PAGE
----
“A Lifestyle We Could Never Afford in the U.S.”

“Florida was nice but boring,” Maryann Risley says of her retirement to Orlando with husband, Steve.

After all, “you can only visit Disney World so many times.”

The couple craved some excitement and some new adventure, so they began to research retirement abroad.

“I found IL magazine and started to read about the benefits of retiring in Panama,” Maryann says.

High on that list of benefits Maryann liked was Panama’s great retirement program and its welcoming attitude towards foreign retirees.

So the couple decided to make an exploratory trip and fell in love with Panama City.

“The people were warm, kind, and friendly,” Maryann says, and “it was easy to get around the city without a car.” (Taxis are widely available and cost between $2 and $7 to most parts of the city.) “The amenities in Panama City really are First World and everything we could need or want is in Panama City. By seeing for ourselves what Panama City had available, it was the only choice.”

The couple’s urge to explore is well catered for in the city, which boasts a wonderful architectural mix. You’ll find a perfectly preserved colonial quarter close to towering high-rises with stunning ocean views.

“The architecture of the old buildings is fascinating,” Maryann says, “and I get dizzy from looking up at the shiny, modern, and spectacular skyscrapers. In fact the views throughout the city are gorgeous.”

Maryann particular likes traveling the Amador Causeway—a road connecting Panama City to four small Pacific islands—and the Cinta Costera (the “Coastal Strip”), both of which offer several miles of unobstructed ocean, mountain, and city views.
“The distant views of the Panama Canal are quite nice too, especially when the ships are lined up in a waiting line way out into the ocean,” she says.

Currently, they live in the Trump Ocean Club in the new Punta Pacifica neighborhood, which is filled with modern architecture. Their building shares a tree-filled park with seven other buildings. Residents enjoy reading newspapers on the benches while their dogs gambol about.

“I like to describe it like a cruise ship,” says Maryann. “Everything we need is right here. There are on-call doctors available in the building, 24 hours a day. There’s a new casino, as well as restaurants, stores, bars, ice cream vendors, several pools, a business center, a gym… The staff is available to help with anything and the concierge staff speaks English.”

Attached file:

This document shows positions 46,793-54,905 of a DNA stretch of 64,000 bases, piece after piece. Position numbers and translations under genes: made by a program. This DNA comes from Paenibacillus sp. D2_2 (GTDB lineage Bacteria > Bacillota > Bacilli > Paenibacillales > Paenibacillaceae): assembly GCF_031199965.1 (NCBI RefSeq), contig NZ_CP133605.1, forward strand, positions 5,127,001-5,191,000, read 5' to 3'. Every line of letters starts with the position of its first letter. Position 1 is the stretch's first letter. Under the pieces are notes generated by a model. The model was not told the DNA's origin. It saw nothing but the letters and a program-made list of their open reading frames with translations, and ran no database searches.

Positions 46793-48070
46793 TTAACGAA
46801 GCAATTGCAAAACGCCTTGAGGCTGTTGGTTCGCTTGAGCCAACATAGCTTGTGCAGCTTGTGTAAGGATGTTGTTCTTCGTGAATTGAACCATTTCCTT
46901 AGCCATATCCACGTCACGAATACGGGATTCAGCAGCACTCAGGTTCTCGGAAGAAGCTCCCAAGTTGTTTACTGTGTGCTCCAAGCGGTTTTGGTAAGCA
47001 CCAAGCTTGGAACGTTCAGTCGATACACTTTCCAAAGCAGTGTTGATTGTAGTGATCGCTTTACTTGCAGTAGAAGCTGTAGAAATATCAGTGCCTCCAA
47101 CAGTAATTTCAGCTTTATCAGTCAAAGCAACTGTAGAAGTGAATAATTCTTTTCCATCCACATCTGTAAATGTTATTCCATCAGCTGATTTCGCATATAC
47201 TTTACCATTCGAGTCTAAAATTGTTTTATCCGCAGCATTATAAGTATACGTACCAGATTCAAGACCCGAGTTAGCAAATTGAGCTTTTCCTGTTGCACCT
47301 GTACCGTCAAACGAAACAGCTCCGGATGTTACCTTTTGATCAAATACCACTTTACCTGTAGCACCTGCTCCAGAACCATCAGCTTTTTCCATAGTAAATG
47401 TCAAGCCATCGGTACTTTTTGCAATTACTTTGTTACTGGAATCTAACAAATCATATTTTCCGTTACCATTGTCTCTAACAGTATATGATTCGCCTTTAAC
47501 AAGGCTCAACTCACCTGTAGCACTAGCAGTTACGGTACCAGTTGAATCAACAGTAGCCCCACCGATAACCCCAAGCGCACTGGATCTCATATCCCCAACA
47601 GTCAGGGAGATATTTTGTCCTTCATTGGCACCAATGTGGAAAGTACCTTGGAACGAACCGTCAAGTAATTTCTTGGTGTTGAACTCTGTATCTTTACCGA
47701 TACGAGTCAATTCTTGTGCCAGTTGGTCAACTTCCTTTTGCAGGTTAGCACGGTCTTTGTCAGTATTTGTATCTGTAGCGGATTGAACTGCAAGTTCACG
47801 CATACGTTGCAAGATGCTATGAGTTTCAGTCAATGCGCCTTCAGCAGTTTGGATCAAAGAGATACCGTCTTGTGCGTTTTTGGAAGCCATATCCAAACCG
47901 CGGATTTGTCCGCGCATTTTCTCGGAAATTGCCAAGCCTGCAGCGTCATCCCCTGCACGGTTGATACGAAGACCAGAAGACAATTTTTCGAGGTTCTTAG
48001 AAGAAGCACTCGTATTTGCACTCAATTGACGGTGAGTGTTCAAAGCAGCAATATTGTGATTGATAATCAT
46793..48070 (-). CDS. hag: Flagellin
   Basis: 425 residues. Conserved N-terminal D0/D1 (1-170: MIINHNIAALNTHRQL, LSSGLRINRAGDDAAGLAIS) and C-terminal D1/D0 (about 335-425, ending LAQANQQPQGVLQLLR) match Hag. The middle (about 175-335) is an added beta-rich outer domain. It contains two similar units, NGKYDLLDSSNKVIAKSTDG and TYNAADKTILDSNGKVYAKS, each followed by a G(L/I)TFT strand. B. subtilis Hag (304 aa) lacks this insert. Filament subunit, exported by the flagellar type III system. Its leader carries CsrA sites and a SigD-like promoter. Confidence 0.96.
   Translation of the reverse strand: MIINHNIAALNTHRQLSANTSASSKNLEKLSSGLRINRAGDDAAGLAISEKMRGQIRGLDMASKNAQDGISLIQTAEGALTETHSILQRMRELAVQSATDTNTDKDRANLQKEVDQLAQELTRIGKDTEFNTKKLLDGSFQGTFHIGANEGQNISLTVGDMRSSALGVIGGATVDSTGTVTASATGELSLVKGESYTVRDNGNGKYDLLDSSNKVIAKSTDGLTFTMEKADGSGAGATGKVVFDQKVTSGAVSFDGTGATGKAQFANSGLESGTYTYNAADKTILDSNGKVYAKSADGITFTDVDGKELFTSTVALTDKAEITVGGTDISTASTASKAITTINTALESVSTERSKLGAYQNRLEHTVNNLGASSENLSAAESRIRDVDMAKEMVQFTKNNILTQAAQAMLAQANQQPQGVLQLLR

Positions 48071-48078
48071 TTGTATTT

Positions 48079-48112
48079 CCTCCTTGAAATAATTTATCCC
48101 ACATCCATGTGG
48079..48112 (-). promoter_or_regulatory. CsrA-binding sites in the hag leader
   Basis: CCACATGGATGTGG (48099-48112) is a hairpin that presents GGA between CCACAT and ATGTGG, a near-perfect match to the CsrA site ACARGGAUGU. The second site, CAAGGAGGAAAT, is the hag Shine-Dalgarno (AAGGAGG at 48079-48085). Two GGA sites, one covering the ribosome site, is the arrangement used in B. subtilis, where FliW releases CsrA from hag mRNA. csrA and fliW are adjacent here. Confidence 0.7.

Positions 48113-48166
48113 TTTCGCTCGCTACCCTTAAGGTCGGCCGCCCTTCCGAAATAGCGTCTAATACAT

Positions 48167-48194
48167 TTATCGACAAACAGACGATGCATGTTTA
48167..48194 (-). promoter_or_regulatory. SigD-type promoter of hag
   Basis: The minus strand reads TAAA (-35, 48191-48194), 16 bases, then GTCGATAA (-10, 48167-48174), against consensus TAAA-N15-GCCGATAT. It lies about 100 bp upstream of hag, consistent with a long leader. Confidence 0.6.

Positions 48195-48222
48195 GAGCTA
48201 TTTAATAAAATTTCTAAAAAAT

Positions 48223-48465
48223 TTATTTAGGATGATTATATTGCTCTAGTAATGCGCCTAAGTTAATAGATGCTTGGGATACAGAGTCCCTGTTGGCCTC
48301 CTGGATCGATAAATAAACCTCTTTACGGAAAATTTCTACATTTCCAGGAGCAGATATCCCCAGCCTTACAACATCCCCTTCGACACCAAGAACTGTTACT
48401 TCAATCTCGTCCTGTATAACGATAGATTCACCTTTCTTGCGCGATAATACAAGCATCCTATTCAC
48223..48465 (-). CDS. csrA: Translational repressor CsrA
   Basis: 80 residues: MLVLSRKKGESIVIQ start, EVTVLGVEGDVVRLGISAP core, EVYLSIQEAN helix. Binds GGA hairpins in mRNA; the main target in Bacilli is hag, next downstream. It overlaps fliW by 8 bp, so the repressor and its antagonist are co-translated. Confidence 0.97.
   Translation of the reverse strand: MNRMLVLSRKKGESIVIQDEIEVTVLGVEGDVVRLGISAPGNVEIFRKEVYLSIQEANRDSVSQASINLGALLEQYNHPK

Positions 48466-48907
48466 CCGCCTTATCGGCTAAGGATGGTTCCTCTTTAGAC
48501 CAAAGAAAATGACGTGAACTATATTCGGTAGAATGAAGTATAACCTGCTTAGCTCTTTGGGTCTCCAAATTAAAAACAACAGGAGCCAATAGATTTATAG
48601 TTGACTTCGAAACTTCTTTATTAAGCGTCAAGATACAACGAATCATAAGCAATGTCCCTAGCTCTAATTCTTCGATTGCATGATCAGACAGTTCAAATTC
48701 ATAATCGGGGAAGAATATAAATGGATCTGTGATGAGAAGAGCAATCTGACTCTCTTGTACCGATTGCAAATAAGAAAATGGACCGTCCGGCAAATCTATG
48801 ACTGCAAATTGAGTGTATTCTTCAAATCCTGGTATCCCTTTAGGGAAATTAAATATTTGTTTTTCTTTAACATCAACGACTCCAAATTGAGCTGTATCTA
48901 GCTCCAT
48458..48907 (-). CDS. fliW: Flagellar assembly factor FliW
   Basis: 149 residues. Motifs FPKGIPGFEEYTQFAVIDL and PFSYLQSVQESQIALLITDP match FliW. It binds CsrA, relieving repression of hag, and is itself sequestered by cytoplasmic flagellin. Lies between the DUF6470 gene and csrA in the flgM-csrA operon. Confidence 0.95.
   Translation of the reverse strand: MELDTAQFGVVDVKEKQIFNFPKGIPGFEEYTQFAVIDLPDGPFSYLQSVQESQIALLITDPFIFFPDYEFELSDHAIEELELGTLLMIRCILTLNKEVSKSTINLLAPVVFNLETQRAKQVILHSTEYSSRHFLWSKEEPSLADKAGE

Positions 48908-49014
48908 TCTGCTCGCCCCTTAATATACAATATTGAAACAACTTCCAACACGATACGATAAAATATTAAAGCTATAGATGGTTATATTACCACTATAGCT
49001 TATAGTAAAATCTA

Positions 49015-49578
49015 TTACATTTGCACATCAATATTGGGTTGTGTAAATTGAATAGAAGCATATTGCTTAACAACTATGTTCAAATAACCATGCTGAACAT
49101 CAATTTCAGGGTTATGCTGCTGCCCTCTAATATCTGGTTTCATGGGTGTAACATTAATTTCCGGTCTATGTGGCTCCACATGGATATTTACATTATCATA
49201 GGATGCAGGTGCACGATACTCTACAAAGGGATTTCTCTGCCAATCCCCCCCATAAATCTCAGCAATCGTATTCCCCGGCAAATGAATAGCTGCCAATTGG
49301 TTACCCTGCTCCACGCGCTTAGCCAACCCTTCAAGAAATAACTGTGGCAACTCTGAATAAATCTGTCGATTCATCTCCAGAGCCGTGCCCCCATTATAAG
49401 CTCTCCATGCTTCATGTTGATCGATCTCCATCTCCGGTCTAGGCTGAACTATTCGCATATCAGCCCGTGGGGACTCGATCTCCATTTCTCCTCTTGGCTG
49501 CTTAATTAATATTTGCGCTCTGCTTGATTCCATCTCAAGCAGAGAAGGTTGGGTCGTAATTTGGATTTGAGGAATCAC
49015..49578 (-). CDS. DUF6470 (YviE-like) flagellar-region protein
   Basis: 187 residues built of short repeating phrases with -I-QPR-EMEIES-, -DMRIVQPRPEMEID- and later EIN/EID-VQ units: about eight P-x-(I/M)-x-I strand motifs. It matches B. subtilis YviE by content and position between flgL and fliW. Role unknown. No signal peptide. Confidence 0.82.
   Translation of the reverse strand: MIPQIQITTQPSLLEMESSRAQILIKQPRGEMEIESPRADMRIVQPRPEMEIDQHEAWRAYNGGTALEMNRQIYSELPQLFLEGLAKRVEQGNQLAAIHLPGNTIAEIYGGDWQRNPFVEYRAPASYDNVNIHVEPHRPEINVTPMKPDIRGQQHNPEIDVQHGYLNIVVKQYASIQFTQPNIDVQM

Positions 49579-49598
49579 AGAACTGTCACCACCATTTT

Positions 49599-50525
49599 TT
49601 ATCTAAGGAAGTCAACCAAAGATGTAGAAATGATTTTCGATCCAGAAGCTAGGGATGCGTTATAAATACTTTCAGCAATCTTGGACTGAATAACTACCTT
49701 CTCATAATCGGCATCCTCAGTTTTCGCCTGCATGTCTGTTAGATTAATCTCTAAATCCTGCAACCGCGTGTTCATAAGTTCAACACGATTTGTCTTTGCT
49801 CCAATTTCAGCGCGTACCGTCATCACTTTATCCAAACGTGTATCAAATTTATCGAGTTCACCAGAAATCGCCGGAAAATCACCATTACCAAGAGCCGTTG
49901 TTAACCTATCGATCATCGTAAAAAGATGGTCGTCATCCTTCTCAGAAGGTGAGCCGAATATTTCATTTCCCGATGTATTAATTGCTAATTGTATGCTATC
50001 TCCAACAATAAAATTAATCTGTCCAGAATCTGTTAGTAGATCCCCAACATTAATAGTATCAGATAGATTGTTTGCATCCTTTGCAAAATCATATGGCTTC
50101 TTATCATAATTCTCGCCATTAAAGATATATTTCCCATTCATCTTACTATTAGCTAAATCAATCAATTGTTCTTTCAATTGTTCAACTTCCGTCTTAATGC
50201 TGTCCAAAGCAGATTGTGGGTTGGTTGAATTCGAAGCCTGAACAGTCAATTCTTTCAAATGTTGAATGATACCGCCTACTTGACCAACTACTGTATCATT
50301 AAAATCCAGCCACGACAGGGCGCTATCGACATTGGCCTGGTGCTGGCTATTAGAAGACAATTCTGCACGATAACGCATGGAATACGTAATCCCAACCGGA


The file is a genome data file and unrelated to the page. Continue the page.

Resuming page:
For their top-of-the-range, fully furnished apartment, the couple pays $2,600 a month, a splurge they’re happy to make.

“There are much less expensive apartments in the city,” says Maryann, “but we didn’t move to Panama City to save money—we wanted a better lifestyle for our money. We are really enjoying this new lifestyle that we could never afford in the U.S.”

Panama City
Panama’s great retirement program and its welcoming attitude towards foreign retirees were two of the many reasons the Risley’s decided Panama was right for them.

“A dinner for two averages $25, including a drink, at a moderately priced American restaurant like Ruby Tuesday or a typical Panamanian restaurant like Tantalos. If you have the pensionado (retirees) visa, you can save 20% off at restaurants.”

The pensionado discount saves the couple money in many ways beyond dinners out. For example, retirees get big reductions on flights to visit back home. Steve saved $175 off a ticket purchased recently from Copa, an airline that offers a 25% discount to retirees. Hotels, doctors, dentists, and pharmacies all offer discounts, too—20% is typical. Even utilities are discounted, as are museums and movies.

“The best thing about living in Panama though is the people,” says Maryann. “Most are happy, kind, and very friendly. All ages, religions, and races get along beautifully.”

In this international city, Venezuelans, Colombians, Brazilians, Europeans, South Africans, and North Americans all rub elbows.

The Risleys enjoy meeting people from around the world and Maryann notes that there are organizations such as the American Society of Panama for those expats who like to meet regularly with other North Americans.

Panama City still has the power to surprise. Maryann loves how it can present unexpected fun. She arrived at the grocery store one day to find a mariachi band playing in celebration of the 100th anniversary of the Panama Canal.
Says Maryann: “We wonder what we miss when we don’t go grocery shopping!”

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